“India accounts for nearly 40 per cent of global rice exports, so the ban will likely impact global rice prices. Within Asia, the Philippines is likely to be most impacted, while Singapore, Hong Kong and Malaysia also depend on imports to meet much of their rice needs. Thailand could gain because it is a net rice exporter,” a note by financial holding company Nomura mentioned.
Floods & low rainfall in key rice-producing states
The floods in Punjab and Haryana, and insufficient rainfall in Bihar, Jharkhand and West Bengal have adversely affected the sowing of kharif paddy this southwest monsoon season.
Statewise, as per the Union Ministry of Agriculture’s Fourth Revised Estimate on rice production, West Bengal contributes the lion’s share of rice production in the country with a contribution percentage of 12.87 followed by Uttar Pradesh at 11.72 per cent.
As per the India Meteorological Department (IMD), the departure from normal rainfall in West Bengal, between June 1 and July 21, is at minus 17 per cent. Against a normal rainfall of 571.30 millimetres [mm], the eastern state has so far received 471.70 mm of rainfall in this monsoon season.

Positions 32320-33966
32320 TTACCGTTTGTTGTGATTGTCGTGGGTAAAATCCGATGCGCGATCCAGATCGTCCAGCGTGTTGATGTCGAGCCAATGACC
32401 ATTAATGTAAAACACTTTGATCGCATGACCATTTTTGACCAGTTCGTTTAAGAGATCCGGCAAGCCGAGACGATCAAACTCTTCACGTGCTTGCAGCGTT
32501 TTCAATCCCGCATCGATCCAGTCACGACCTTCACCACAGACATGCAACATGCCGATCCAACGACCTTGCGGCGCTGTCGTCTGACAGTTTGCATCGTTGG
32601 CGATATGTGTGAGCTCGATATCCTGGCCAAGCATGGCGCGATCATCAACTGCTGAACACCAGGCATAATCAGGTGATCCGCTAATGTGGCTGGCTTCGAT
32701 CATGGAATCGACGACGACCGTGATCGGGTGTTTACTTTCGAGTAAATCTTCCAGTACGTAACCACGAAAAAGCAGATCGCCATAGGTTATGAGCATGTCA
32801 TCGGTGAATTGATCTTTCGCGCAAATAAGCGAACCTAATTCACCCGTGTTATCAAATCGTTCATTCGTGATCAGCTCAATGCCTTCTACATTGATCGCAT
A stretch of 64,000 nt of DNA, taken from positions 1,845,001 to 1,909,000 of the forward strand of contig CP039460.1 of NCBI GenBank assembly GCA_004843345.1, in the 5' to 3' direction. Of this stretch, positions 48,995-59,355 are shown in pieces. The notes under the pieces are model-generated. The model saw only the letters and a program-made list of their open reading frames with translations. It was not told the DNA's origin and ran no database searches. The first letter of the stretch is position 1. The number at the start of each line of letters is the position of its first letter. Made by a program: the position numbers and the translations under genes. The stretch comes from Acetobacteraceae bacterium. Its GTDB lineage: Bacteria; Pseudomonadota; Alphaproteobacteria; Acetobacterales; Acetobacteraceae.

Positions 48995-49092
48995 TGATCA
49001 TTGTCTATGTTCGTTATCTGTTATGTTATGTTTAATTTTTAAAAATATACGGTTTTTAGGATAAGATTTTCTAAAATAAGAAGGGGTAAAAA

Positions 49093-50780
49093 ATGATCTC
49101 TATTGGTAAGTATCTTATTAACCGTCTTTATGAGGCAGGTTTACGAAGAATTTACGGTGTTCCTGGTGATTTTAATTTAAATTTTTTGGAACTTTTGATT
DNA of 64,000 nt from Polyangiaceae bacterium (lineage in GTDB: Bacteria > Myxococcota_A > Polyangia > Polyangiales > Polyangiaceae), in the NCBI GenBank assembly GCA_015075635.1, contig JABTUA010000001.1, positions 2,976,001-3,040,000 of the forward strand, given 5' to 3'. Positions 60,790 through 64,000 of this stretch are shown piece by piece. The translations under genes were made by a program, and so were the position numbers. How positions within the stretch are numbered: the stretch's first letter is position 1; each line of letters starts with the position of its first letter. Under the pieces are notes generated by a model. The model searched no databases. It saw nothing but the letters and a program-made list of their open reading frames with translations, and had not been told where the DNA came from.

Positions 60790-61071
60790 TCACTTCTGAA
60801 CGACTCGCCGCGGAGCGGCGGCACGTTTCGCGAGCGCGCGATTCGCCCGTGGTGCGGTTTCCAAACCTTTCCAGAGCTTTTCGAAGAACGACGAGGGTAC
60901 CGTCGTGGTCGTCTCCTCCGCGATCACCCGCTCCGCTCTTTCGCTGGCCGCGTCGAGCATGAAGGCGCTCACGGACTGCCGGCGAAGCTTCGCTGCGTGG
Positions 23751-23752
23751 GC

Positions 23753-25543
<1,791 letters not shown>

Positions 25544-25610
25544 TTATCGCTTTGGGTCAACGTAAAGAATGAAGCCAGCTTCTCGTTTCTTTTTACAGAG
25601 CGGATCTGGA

Uttar Pradesh has reported a rainfall departure of minus five per cent, whereas for Bihar and Jharkhand it is minus 41 per cent and minus 45 per cent, respectively. A large number of farmers in these states cultivate kharif paddy.
The situation is just the opposite in Haryana and Punjab where several districts are still inundated due to the massive floods that hit north India earlier this month.
As per a report published by National Bank for Agricultural and Rural Development (NABARD), titled as Water Productivity Mapping of Major Indian Crops, Punjab and Haryana, together roughly contribute almost 15 per cent of production of rice in the country.
Punjab contributes 9.89 per cent of rice production in India. Farmers in flood-hit districts have lost the paddy they had planted and are now forced to undertake a second sowing. This is likely to affect the next crop cycle of rabi wheat too.
According to the IMD, Punjab has so far recorded an excess rainfall by 47 per cent in this monsoon season, while Haryana has witnessed 57 per cent of excess rainfall resulting in a deluge in two northwestern states.
Kharif sowing affected
These inadvertent weather events have severely affected the sowing of paddy as reflected in the Kharif Crop Situation report released by the Union Ministry of Agriculture on July 14.